By Dr. Bebi Samantha Bacchus
My stage IIIC ovarian cancer diagnosis in June of last year took me by surprise, as it would most people. At this stage, the cancer is in one or both ovaries or fallopian tubes and deposits of cancer larger than two centimeters may have spread into the abdomen. I had been struggling with gynecologic disorders for years and had begun experiencing pelvic pain and a decrease in appetite. Still, with no history of breast or ovarian cancer in my family, I had no expectation of a diagnosis of ovarian cancer.
As a pediatrician of 21 years, parents have come to me with questions about the health of their children, from the routine to the serious. I welcome their quest for answers because an informed patient is an empowered patient. I took this experience with me as I embarked on my own treatment plan. Armed with the recommendation from my geneticist and the support of my family, I decided to put an end to the nagging suspicion that the gynecologic health problems my sister, niece, first cousins and I had experienced over the years were due to more than just “bad luck.” I decided to follow the new guidelines for those diagnosed with ovarian cancer, which recommend genetic testing regardless of family history. This resulted in learning that I have a BRCA (BReast CAncer) gene mutation, which is not only important for my family to know, but also key in guiding treatment decisions.
I strongly believe the more you know about this disease, the more control you have as a patient and the better you are able to handle it. I am also certain that my experience attending the Ovarian Cancer National Alliance (OCNA) National Conference in July and Facing Our Risk of Cancer Empowered (FORCE)’s Joining FORCEs Against Hereditary Cancer conference in June, as well as being a member of the BRCA Sisterhood Facebook group have better positioned me to live well with this disease. Hearing the stories of amazing women – some of whom have been living with ovarian cancer for 20 years – gives me hope and makes me feel that I belong to a group of strong and courageous women.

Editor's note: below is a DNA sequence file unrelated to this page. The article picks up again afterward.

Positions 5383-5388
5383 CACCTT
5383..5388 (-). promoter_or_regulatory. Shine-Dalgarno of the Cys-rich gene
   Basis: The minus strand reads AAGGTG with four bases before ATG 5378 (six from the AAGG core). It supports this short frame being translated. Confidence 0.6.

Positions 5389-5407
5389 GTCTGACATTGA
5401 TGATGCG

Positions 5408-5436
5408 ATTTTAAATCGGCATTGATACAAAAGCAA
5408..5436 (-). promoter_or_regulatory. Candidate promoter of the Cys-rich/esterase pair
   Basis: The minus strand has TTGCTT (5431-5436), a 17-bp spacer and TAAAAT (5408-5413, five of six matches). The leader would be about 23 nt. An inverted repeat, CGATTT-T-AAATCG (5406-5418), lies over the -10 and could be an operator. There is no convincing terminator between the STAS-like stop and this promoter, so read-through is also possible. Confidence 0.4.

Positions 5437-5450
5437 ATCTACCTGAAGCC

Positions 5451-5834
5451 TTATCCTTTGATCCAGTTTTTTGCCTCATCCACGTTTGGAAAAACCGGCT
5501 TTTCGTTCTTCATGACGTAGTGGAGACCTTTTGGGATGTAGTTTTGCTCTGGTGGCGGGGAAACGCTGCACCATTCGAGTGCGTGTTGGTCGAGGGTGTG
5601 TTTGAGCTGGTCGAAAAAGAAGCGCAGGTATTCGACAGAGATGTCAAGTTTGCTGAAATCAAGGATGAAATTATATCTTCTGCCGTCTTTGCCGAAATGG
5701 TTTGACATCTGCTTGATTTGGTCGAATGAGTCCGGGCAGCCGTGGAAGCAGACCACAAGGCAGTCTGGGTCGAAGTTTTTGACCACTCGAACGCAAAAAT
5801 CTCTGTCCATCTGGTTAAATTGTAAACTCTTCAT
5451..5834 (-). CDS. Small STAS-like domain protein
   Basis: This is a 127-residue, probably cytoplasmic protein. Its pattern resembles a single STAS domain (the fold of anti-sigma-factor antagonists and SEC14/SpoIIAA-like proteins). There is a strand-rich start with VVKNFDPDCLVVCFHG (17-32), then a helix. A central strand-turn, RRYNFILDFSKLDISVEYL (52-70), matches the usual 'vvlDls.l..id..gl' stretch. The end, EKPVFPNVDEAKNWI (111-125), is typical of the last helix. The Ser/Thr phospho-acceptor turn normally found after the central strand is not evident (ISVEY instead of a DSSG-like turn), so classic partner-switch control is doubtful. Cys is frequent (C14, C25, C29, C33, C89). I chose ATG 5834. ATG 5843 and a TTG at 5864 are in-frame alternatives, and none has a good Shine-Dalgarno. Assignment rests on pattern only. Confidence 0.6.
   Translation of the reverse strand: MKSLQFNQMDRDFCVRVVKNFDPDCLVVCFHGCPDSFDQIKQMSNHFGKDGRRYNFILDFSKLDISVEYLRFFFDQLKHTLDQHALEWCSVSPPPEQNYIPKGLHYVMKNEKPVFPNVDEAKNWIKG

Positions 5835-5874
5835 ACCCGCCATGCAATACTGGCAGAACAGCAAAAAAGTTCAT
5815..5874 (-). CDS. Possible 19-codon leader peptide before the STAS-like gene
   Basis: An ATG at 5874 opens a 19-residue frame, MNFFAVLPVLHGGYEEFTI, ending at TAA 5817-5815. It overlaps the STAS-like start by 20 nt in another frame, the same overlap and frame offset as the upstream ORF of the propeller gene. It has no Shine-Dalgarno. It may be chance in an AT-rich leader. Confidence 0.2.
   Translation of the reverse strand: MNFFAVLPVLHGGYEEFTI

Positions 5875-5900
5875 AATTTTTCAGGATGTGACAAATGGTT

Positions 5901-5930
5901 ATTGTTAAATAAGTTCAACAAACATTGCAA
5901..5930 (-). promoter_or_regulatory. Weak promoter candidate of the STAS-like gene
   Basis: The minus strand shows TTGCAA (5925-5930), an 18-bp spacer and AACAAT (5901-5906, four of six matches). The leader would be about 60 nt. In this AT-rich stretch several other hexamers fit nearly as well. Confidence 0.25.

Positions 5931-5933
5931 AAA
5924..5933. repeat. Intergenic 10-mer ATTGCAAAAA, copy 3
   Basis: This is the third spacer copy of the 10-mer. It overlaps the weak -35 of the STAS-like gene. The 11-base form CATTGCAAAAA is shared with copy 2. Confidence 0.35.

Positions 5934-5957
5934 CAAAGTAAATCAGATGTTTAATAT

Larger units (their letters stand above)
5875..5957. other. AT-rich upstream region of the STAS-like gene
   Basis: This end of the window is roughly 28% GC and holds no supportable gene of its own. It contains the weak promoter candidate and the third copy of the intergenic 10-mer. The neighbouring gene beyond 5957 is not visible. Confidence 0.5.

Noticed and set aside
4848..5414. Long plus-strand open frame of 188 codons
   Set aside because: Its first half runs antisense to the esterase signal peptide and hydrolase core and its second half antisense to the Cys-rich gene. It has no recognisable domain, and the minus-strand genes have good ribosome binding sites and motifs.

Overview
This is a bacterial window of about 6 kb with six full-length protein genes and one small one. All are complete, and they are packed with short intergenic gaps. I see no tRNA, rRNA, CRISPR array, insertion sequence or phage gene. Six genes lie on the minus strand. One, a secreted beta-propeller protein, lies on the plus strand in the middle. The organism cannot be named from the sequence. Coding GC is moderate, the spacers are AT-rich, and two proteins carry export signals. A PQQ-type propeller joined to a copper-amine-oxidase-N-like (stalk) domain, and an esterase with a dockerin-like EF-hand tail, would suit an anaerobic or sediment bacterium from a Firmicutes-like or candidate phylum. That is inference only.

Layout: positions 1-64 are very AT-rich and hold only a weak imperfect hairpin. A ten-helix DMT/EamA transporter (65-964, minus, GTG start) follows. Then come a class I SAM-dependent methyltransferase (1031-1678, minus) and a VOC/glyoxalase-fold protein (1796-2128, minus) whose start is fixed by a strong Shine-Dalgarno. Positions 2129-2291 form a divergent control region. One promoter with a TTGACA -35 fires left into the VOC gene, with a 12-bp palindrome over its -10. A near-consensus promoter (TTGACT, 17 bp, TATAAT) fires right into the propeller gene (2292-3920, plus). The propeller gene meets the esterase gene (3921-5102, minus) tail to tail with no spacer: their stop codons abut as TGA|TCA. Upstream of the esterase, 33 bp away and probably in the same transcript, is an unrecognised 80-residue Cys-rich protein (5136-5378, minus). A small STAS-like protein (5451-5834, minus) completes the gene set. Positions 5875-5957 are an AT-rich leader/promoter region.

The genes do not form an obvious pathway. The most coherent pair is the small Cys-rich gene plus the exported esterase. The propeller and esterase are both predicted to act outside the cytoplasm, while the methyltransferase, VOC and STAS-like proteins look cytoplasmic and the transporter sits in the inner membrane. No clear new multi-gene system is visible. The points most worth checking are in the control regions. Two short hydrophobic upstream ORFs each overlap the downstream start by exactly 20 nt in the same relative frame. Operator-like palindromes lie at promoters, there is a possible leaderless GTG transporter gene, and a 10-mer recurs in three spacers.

I am so grateful to my treatment team for how quickly they worked together to arrange my consultations, staging and surgery. I underwent treatment, had a hysterectomy and am currently in remission. The doctors tell me I am disease-free and that I should come back every three months, but any ache or pain makes me wonder whether this will be the day that I relapse. Over the past year I have learned how different your life becomes after being diagnosed. I started looking back at my medical practice, and realized that I, as a physician, may not always realize the impact my words have on other patients (and their parents). I think it has made me more empathetic – or sympathetic – to patients and what they experience.
While a diagnosis with ovarian cancer can be horrible and cause a great deal of emotional and physical pain, I realized it has also given me an opportunity to live a better life. My life has become richer and fuller because of the women I have met, the growing appreciation I have for my family, and the realization that my friends care deeply about me. It is important that we realize we are important, that we slow down and take some time for ourselves to heal.
Dr. Bebi Samantha Bacchus is a pediatrician residing in Glendale, Pennsylvania. She was diagnosed with stage IIIC ovarian cancer in 2014.